Is Really a Welfare Plan
By PETER FERRARA
August 19, 2008; Page A17 www.news/wsj.com
Barack Obama's tax plan is the opposite of supply-side economics. He proposes to raise marginal rates for just about every federal tax. He also proposes a raft of tax credits that taxpayers can receive if they engage in various government-specified activities.
Moreover, the tax credits would mostly go to those who pay little or nothing in federal income taxes. His trick is to make the tax credits "refundable." Thus, if the tax credit is for $1,000, but the taxpayer would otherwise only pay $200 in taxes, the government would write a check to the taxpayer for $800. If the taxpayer pays nothing in federal income taxes, the government would pay him the whole $1,000.
Such credits are not tax cuts. Indeed, they should be called The New Tax Welfare. In effect, Mr. Obama is proposing to create or expand a slew of government spending programs that are disguised as tax credits. The spending on these programs is then subtracted from the total tax burden, in order to make the claim that his tax plan is a net tax cut overall.
On the tax side of the ledger, the details released by his campaign last week confirm what a President Obama has in mind for our most productive citizens. The top individual income tax rate, for example, would be increased by 13%, to 39.6%; the next-highest rate would be raised to 36%. The top rates on capital gains and dividends would rise by a third, to 20%
The Social Security payroll tax would be raised between 16% to 32% for families making over $250,000 a year. This means that the real returns these people get from their lifetime payments into the retirement program will be driven below 0%, according to my own previous research, which was published by the Cato Institute and elsewhere.
Mr. Obama also wants a permanent federal estate tax, with a top rate of 45%; his health-insurance plan includes a new payroll tax on employers; and he also contemplates several increases in the corporate income tax, including a new so-called windfall profits tax on oil companies.
Then there is the spending side of the ledger. Mr. Obama proposes a fully refundable Making Work Pay Tax Credit, which would have the government pay out $500 to each worker and $1,000 to couples -- reminiscent of George McGovern's 1972 election proposal for the government to send a $1,000 check to everyone.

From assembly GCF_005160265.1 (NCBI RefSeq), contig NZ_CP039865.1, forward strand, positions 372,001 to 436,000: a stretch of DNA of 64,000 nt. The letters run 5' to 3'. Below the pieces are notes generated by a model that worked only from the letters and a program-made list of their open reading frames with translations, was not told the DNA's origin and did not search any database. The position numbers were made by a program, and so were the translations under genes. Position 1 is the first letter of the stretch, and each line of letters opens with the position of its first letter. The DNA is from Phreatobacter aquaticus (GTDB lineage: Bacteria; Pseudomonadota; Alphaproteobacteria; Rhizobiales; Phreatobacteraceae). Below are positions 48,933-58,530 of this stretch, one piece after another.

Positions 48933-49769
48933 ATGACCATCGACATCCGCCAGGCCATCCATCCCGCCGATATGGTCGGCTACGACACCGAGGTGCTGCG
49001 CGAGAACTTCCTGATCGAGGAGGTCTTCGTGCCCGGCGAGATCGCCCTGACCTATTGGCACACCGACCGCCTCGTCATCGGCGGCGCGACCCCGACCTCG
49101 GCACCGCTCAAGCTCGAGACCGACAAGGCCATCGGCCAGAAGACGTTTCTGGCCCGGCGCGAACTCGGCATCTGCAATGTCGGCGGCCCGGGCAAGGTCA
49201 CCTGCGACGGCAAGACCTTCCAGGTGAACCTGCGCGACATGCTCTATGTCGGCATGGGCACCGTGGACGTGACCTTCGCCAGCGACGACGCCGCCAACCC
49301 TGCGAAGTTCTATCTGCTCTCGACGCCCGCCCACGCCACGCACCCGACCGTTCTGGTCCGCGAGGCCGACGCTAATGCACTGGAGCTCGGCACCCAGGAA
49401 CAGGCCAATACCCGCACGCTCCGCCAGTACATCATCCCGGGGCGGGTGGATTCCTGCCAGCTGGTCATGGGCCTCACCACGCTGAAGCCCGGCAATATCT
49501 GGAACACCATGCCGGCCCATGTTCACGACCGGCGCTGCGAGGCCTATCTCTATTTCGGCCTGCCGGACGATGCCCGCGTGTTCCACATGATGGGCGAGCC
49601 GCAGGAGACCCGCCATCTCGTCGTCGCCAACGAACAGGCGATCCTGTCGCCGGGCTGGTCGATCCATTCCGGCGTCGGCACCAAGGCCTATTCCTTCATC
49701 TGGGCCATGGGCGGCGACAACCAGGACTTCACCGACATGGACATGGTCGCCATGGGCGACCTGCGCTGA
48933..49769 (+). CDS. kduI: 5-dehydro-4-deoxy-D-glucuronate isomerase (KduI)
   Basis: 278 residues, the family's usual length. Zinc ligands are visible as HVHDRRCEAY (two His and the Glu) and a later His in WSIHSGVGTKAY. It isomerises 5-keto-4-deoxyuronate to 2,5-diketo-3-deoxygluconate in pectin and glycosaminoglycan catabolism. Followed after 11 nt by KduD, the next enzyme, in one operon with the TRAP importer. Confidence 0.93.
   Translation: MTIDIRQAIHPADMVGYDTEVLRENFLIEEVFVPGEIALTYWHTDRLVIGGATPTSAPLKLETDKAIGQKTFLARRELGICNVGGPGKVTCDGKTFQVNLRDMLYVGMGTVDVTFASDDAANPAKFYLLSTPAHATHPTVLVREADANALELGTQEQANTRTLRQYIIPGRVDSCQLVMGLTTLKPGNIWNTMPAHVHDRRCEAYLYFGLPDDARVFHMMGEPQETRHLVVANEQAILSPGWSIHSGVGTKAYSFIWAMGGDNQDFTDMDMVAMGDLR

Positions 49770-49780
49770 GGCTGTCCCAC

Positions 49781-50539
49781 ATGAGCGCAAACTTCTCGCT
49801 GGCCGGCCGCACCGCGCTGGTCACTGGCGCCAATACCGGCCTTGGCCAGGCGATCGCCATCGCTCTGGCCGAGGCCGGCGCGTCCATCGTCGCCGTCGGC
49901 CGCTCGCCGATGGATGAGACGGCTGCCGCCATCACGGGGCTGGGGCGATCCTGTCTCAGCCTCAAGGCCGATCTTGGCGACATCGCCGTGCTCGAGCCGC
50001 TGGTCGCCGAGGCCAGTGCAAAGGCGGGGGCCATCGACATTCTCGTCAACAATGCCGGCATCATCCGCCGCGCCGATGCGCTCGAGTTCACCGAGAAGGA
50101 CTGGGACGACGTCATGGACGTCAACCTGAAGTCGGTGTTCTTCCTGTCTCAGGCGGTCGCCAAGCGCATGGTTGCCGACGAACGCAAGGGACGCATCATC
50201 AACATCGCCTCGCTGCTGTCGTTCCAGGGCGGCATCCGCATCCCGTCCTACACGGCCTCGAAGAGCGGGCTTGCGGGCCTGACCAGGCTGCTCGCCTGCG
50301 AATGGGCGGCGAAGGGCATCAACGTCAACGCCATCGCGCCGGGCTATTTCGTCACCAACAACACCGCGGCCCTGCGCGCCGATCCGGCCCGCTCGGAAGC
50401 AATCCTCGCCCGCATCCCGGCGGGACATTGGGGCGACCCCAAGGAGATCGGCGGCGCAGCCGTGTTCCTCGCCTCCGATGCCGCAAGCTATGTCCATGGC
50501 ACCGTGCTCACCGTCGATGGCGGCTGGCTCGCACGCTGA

His American Opportunity Tax Credit would provide a $4,000, fully refundable tax credit for college tuition expenses. His Mortgage Interest Tax Credit would provide a 10% credit -- refundable -- to offset mortgage interest payments for lower- and middle-income families. His Health Care Tax Credits, which the campaign says "will ensure that health insurance is available and affordable for all families," include "a new refundable 50 percent health tax credit on employee premiums paid by employers."
Currently existing tax credits would also become spending programs in the Obama tax program. The Savers Credit would be made fully refundable, and would be expanded, according to the campaign, "to match 50% of the first $1,000 of savings for families that earn under $75,000." The Child and Dependent Care Tax Credit would be made refundable and expanded to allow "low-income families to receive up to a 50 percent credit on the first $6,000 of child care expenses."
The Earned Income Tax Credit is already refundable. Mr. Obama would expand it to "increase the number of working parents eligible for EITC benefits, increase the benefits available to noncustodial parents who fulfill their child support obligations, increase benefits for families with three or more children, and reduce the EITC marriage penalty, which hurts low-income families." In short, welfare spending is to be increased by paying more money out to low-income income tax filers.
The latest Congressional Budget Office data shows the bottom 40% of income earners already pays no income taxes. Indeed, they receive a net payment from the federal income tax system -- meaning from the taxpayers -- equal to 3.8% of all federal income taxes, because of the refundable tax credits under current law. The middle 20% of income earners, the true middle class, pays 4.4% of federal income taxes.
Overall, the bottom 60% of income earners pay less than 1% of federal income taxes on net. When "tax credits" primarily go to this group in the form of checks from the government (rather than a reduction in their tax burden) it is simply an abuse of the language to call the spending a tax cut.
Consequently, to say, as the campaign does say, that the candidate's tax plan is a tax cut on net -- and that it would limit taxes to 18.2% of GDP -- is grossly misleading. The Obama tax plan would sharply increase real taxes. It also would come nowhere near to paying for the massive increases in federal spending he has proposed, including the spending that is disguised in the form of refundable tax credits.
Mr. Ferrara is director of entitlement and budget policy for the Institute for Policy Innovation. He served in President Reagan's White House Office of Policy Development, and as associate deputy attorney general under the President George H.W. Bush.